Northern Kentucky University has a new piece of technology that will help students studying art as well as engineering. A new 3D printer is revolutionizing the way objects are created.
NKU's Tech Bar manager Wayde Shanks says the printer's applications are only limited by the users imagination.
"If you can design it. It can print it," said Shanks.
He says the 3D printer can help students in a variety of fields.
"Hopefully it will allow students to create some interesting art work. Any student that's in our Pre-Engineering program can use it to test their designs, and biology students or chemistry students can use it to investigate body organs, parts, things like that... Molecules for chemistry," he explained.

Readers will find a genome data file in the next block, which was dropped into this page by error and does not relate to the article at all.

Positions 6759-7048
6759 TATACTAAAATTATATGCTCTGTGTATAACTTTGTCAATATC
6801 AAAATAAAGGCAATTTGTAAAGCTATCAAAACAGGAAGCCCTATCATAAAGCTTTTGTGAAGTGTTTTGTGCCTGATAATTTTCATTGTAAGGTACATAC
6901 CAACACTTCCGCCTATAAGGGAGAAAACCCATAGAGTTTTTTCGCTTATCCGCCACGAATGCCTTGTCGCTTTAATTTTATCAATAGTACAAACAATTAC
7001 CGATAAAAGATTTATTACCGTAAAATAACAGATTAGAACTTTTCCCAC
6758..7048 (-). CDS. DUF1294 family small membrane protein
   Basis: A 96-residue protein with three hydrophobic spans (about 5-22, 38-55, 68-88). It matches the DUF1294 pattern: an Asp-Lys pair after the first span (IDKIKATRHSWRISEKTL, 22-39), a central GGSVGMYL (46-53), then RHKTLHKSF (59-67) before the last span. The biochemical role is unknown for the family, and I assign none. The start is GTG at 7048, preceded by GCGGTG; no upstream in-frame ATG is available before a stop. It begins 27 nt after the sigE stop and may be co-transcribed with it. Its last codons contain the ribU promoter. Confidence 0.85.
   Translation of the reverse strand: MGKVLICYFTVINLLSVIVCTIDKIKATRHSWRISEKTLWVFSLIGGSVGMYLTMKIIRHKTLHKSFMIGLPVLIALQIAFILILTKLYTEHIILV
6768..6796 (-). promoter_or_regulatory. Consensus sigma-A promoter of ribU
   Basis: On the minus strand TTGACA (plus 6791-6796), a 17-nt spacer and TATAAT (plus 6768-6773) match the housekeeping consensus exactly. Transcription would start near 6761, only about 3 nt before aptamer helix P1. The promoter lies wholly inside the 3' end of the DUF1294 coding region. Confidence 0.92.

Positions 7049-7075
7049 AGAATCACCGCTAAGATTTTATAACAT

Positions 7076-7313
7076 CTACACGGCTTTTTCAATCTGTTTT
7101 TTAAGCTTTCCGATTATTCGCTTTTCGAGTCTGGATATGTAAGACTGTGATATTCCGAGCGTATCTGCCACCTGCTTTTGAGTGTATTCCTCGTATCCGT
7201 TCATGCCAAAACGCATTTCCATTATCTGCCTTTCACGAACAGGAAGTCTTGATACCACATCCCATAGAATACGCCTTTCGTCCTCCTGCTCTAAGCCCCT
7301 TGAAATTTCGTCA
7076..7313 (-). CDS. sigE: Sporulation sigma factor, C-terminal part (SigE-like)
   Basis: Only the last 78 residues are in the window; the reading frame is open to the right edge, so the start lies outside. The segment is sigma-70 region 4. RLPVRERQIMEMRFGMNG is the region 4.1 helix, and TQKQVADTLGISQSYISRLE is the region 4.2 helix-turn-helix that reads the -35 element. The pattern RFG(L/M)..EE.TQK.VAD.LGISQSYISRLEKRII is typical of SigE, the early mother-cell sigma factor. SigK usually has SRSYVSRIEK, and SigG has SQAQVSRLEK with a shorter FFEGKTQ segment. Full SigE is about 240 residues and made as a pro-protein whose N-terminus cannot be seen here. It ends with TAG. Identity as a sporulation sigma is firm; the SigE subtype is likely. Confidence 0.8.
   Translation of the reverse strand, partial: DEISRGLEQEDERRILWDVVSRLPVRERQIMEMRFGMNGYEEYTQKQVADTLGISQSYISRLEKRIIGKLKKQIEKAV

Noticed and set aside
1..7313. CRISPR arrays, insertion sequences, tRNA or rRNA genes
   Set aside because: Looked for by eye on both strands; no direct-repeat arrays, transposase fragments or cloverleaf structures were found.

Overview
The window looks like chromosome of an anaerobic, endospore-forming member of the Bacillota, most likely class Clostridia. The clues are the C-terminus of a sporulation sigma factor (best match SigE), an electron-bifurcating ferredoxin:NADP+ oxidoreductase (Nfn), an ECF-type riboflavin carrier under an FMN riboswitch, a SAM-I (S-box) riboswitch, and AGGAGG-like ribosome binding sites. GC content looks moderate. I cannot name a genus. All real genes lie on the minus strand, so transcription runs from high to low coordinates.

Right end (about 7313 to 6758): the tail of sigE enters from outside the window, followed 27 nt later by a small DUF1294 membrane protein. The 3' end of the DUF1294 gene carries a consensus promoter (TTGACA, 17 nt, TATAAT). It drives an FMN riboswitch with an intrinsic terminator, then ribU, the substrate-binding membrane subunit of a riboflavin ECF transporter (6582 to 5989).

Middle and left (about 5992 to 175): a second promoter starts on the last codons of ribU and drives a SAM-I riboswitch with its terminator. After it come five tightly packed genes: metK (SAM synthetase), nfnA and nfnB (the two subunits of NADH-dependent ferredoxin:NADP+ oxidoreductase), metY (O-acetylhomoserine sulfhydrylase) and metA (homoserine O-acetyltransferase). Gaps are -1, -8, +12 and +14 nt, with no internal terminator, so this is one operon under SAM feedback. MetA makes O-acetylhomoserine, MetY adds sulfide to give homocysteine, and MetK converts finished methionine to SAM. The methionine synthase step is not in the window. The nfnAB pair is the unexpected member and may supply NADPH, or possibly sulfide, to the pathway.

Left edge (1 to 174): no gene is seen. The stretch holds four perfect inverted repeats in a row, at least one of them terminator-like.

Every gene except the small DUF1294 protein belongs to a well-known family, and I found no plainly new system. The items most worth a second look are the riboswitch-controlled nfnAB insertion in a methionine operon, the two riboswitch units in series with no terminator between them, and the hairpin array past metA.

Shanks says designs are created using a special software, and the printer makes the object using a plastic filament that looks a lot like the filament on a weed eater.
"The filament is pulled up through the back of the machine and heated through these extruders, and as the filament melts it just gradually builds on itself."
Small objects like a nut and bolt take about 30 minutes, while larger objects like a life-sized fist take about six hours. The 3D printer can make the process of designing objects a lot more efficient.
"With 3D printing on a much, much cheaper scale, you're able to create a particular design and determine whether or not it will be functional or would suit your needs without a major investment."
The printer is now in its testing phase, but it's hoped that by the fall, they'll have a good idea of what works and what doesn't.
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